NAC is a precursor to glutathione, one of the most potent antioxidants found in our bodies. Together, R-lipoic acid and NAC act synergistically as ‘networking’ antioxidants, meaning that they help to maintain high levels of all antioxidants in the tissues. This leads to a greater protective effect, more youthful cells and more efficiently running mitochondria – all providing better results.
Otherwise, you can still rest assured that you are getting the exact same high quality ingredient and capsule dissolution as before. The new R+NAC SR formula is developed and proven to dissolve over an 8-hour period, the exact same dissolution time as the previous formulation of R+SR.
High-Dose vs. Low-Dose:
The difference between AOR’s R-Lipoic High Dose product and AOR’s ‘regular’ or lower dose R-lipoic acid is as simple as the names imply – each capsule contains a higher and lower dosage, respectively and comparatively. R-Lipoic High Dose contains 300mg R-Lipoic acid per capsule, whereas the R-Lipoic has 150mg per capsule.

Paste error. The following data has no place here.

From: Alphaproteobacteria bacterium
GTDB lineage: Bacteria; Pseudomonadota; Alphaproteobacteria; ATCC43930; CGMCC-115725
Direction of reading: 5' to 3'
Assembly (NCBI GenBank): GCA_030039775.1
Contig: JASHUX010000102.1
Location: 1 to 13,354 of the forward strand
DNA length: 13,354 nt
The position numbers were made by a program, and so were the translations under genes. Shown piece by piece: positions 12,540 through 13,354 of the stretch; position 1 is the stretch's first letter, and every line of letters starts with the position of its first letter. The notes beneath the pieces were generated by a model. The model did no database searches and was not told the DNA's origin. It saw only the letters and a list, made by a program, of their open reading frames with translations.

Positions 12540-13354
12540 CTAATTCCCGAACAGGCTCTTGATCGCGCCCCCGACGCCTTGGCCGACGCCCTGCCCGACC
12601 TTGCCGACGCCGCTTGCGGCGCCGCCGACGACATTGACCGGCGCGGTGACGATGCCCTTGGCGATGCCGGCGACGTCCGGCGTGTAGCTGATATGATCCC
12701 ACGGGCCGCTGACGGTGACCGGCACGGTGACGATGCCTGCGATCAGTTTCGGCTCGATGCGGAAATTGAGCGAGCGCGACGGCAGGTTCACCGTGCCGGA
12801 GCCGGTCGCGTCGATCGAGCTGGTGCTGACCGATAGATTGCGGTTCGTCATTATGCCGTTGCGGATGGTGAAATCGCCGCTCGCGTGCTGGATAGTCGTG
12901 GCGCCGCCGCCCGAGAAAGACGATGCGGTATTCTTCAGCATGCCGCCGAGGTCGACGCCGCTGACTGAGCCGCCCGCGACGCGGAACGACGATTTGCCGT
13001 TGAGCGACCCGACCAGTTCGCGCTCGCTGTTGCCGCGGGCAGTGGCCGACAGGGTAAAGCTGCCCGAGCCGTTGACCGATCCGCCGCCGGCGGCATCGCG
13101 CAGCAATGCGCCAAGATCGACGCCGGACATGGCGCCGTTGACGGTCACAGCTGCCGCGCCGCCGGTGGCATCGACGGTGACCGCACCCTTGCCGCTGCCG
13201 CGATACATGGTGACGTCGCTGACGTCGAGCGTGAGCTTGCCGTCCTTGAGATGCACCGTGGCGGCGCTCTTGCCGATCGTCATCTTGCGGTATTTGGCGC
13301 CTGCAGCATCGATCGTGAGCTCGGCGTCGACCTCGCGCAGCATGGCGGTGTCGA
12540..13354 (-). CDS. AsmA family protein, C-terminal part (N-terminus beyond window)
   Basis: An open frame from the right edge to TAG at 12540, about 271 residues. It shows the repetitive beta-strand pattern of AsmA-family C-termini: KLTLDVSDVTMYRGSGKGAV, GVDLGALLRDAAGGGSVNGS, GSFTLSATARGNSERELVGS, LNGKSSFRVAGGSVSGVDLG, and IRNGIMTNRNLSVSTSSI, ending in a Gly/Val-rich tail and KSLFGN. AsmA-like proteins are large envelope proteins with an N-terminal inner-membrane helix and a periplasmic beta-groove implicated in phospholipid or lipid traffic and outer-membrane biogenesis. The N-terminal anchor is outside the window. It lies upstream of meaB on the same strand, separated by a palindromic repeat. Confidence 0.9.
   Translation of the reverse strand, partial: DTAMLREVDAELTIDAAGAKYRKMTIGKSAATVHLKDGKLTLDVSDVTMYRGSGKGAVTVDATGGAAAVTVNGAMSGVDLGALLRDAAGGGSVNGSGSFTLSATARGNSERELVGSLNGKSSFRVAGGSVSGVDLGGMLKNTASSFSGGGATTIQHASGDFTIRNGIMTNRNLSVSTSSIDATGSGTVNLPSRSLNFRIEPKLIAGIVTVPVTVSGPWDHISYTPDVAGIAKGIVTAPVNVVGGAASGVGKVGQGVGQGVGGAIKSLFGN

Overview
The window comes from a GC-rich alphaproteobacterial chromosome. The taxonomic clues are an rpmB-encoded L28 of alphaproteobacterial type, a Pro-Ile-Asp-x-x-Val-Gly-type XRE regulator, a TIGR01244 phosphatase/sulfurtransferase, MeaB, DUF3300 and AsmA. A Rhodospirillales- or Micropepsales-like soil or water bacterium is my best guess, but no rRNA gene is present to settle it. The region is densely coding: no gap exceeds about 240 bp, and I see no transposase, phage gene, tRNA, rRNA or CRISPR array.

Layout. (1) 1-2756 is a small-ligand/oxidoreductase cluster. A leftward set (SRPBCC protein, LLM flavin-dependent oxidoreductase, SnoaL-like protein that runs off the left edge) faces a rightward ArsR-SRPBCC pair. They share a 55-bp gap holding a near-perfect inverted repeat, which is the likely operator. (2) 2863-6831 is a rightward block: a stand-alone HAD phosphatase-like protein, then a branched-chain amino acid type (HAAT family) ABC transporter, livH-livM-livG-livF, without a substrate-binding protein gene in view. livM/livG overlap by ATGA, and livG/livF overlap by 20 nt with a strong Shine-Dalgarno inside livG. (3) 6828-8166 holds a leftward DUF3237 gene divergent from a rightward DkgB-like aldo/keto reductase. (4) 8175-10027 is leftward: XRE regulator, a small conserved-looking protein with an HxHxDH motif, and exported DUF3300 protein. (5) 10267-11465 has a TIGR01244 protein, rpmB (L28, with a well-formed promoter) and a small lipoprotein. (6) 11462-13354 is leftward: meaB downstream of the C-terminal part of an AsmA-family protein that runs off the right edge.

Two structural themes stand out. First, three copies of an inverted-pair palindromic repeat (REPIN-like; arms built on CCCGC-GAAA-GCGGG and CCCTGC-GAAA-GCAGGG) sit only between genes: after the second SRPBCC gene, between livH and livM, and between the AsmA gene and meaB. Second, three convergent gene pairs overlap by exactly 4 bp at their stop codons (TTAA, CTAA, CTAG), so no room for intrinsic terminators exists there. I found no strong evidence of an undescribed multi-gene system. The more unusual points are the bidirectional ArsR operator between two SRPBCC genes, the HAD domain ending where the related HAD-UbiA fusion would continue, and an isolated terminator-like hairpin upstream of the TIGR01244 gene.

The main advantage here is that fewer capsules of the High Dose formula are needed to achieve a therapeutic effect. For example, most research studies examining the benefits of lipoic acid in diabetic neuropathy and insulin resistance utilize anywhere from 1200mg-1800mg per day. As you can imagine, reaching these therapeutic levels with 150mg capsules forces you to ingest a high number of pills on a daily basis. If you are diabetic, R-lipoic High Dose is a great addition to AOR’s Ortho-Glucose II (a product that already contains a moderate amount of R-lipoic acid) with the addition of very few daily capsules. Speak with your physician for proper dosing of these products when used concomitantly and for appropriate monitoring of your health.
Lastly, the regular R-lipoic product provides a more flexible option for those wanting a more sustained, lower dose R+Lipoic Acid without the additional 400mg of NAC (i.e. for those supplementing with separate NAC products and not wanting to take even more NAC that is found in the R+NAC SR).